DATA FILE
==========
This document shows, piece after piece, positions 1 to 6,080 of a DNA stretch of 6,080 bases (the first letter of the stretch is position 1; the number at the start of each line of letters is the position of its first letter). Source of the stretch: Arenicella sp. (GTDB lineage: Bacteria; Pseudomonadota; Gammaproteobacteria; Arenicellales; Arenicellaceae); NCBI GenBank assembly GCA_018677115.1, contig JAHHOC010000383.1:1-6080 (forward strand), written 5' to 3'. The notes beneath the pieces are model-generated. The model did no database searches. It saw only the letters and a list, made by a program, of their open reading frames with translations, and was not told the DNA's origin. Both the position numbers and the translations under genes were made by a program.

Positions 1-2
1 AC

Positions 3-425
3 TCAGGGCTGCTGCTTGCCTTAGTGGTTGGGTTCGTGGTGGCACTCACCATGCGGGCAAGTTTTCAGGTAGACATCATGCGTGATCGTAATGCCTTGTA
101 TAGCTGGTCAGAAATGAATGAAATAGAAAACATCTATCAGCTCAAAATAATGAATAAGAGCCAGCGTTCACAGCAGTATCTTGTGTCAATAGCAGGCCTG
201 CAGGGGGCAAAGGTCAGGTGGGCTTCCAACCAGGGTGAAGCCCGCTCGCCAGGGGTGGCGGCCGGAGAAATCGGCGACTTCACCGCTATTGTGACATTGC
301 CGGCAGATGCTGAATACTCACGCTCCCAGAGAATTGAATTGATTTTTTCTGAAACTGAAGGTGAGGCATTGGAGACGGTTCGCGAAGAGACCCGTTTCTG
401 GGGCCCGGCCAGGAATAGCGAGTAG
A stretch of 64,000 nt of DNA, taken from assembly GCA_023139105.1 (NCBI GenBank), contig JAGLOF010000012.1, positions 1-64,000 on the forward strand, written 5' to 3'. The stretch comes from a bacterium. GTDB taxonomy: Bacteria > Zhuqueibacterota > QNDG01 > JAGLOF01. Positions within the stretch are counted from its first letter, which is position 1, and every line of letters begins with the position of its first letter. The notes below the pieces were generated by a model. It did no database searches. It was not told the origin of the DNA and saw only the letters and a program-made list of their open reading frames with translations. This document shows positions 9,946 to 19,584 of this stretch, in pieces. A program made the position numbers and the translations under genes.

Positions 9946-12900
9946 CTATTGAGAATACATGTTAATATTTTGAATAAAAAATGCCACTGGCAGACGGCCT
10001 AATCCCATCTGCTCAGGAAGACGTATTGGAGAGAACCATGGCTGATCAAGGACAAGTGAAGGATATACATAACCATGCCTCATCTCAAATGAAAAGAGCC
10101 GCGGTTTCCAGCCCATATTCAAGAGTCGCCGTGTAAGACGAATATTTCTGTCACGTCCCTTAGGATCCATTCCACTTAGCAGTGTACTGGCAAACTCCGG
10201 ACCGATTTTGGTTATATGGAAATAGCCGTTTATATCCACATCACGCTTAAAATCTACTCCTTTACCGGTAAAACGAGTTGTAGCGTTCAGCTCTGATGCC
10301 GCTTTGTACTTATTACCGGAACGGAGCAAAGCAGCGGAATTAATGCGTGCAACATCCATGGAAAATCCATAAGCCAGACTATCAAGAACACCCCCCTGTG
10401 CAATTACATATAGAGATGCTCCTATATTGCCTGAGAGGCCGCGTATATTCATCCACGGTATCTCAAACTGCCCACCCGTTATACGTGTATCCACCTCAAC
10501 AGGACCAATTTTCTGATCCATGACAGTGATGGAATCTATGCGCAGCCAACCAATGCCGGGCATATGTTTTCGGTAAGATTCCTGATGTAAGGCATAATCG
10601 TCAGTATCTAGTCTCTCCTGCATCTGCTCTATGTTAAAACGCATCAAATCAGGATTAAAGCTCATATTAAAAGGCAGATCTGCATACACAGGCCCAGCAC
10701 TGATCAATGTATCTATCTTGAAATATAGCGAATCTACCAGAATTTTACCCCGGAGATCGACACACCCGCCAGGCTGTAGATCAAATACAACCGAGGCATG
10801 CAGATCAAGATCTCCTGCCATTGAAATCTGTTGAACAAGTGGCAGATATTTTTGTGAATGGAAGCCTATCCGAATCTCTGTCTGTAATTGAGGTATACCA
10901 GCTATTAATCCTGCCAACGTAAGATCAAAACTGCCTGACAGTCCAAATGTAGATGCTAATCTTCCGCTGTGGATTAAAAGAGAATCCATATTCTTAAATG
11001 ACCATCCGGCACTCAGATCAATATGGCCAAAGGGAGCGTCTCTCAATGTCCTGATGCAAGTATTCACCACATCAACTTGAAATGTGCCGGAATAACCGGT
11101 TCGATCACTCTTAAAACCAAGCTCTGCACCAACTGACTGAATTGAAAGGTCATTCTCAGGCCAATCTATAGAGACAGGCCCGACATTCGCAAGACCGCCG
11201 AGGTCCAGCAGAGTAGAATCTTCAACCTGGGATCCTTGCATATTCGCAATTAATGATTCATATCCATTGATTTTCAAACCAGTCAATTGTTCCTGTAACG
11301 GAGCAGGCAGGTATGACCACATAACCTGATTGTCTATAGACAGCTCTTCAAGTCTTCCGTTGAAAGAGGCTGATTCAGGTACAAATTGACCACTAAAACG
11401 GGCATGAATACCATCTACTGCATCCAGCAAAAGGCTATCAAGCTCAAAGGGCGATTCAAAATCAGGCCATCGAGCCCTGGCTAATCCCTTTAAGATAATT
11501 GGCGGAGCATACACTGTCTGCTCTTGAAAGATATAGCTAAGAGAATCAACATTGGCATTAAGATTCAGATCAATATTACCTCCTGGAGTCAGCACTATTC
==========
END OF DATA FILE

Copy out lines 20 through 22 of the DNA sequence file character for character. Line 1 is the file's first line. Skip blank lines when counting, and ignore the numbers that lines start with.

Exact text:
10701 TGATCAATGTATCTATCTTGAAATATAGCGAATCTACCAGAATTTTACCCCGGAGATCGACACACCCGCCAGGCTGTAGATCAAATACAACCGAGGCATG
10801 CAGATCAAGATCTCCTGCCATTGAAATCTGTTGAACAAGTGGCAGATATTTTTGTGAATGGAAGCCTATCCGAATCTCTGTCTGTAATTGAGGTATACCA
10901 GCTATTAATCCTGCCAACGTAAGATCAAAACTGCCTGACAGTCCAAATGTAGATGCTAATCTTCCGCTGTGGATTAAAAGAGAATCCATATTCTTAAATG